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Of course, for most Roadfly readers, interior & trunk space is less of a consideration than outright performance. Fortunately, Ford didn’t drop the ball here, as they did with the Five Hundred. Full disclosure–we didn’t drive the base models, which come with a 160-hp four-banger–but at least you can get a stick-shift in those. We did, however, get behind the wheel of the 221-horse six-cylinder car (standard in the Mercury and Lincoln; a wise, $3,100 choice for Fusion buyers). Just as in the Mazda, we found this powerplant, mated to a *six*-speed automatic in this case, to be more than adequate. It revs well, although the shifter only offers Drive and Low options, which inhibits control somewhat. At 8 seconds flat to 60 m.p.h., this is no sports sedan, but respectable in its own right nonetheless. While Honda’s Accord–with an extra 20 horses under the hood and lighter to boot–is faster, the Fusion/Milan/Zephyr is neither underpowered nor strained in spirited driving.

Speaking of spirited driving, we subjected our test car to some–including a few laps around a NASCAR track and a road course. Where the bigger-brothers Five Hundred/Montego would have wallowed their way probably into the weeds, the CD3 cars (that’s the expanded Mazda6 platform’s in-house designation) represented themselves well. Body roll was certainly present, but only as much as you’d expect there to be in a car whose mission is more ferrying kids to school than ferrying helmet-clad racers around a track. The ride was one of the nicest in the class, and most impacts were barely felt–this was impressive when you consider the actually decent handling. All told, the suspension (short/long arm front and rear multilink)setup does its job well, without sucking all the fun out of driving, like many rivals do. The rack and pinion steering is appropriately accurate; again better than many competitors.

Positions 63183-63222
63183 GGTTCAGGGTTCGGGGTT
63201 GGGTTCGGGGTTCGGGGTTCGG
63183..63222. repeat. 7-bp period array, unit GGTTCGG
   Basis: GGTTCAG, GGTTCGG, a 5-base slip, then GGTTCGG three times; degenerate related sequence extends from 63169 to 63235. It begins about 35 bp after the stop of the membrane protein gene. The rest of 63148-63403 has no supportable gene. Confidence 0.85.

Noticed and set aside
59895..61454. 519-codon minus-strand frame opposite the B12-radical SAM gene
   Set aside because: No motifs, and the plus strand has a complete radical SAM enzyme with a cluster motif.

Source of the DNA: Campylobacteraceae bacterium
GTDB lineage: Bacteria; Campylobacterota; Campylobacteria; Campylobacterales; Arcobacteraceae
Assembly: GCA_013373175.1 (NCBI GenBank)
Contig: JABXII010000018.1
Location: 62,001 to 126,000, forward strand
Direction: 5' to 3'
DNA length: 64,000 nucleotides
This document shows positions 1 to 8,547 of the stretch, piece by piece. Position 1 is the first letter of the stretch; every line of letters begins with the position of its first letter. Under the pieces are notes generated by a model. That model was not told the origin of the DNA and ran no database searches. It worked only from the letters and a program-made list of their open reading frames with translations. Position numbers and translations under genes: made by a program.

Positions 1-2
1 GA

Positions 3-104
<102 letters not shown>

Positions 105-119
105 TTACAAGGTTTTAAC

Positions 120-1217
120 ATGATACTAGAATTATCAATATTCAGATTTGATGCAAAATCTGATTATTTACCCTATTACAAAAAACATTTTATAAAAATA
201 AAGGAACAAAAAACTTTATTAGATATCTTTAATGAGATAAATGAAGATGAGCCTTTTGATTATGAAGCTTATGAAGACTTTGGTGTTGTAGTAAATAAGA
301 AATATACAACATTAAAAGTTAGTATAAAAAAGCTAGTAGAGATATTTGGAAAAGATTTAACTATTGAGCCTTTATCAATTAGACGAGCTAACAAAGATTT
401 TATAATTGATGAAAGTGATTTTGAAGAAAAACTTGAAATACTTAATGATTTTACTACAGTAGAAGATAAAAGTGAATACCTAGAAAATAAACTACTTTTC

Ford has the capacity to build some 300,000 of these sedans, in the Hermosillo, Mexico plant. That figure would bring Ford right in line with Honda Accord and Toyota Camry sales–right where the Dearborn brand used to reside when the Taurus was new. If our time spent inside the Milan and outside the Fusion is any indication (and if Ford can manage build quality good enough to prevent them earning the dubious distinction of ‘most recalled car of the year’ that the Focus held when new), it just might happen. From those of us who are getting tired of bland-looking Accords and blander-performing Camrys clogging our asphalt automotive arteries, that’d be a blessing–just as it would be to Ford stakeholders.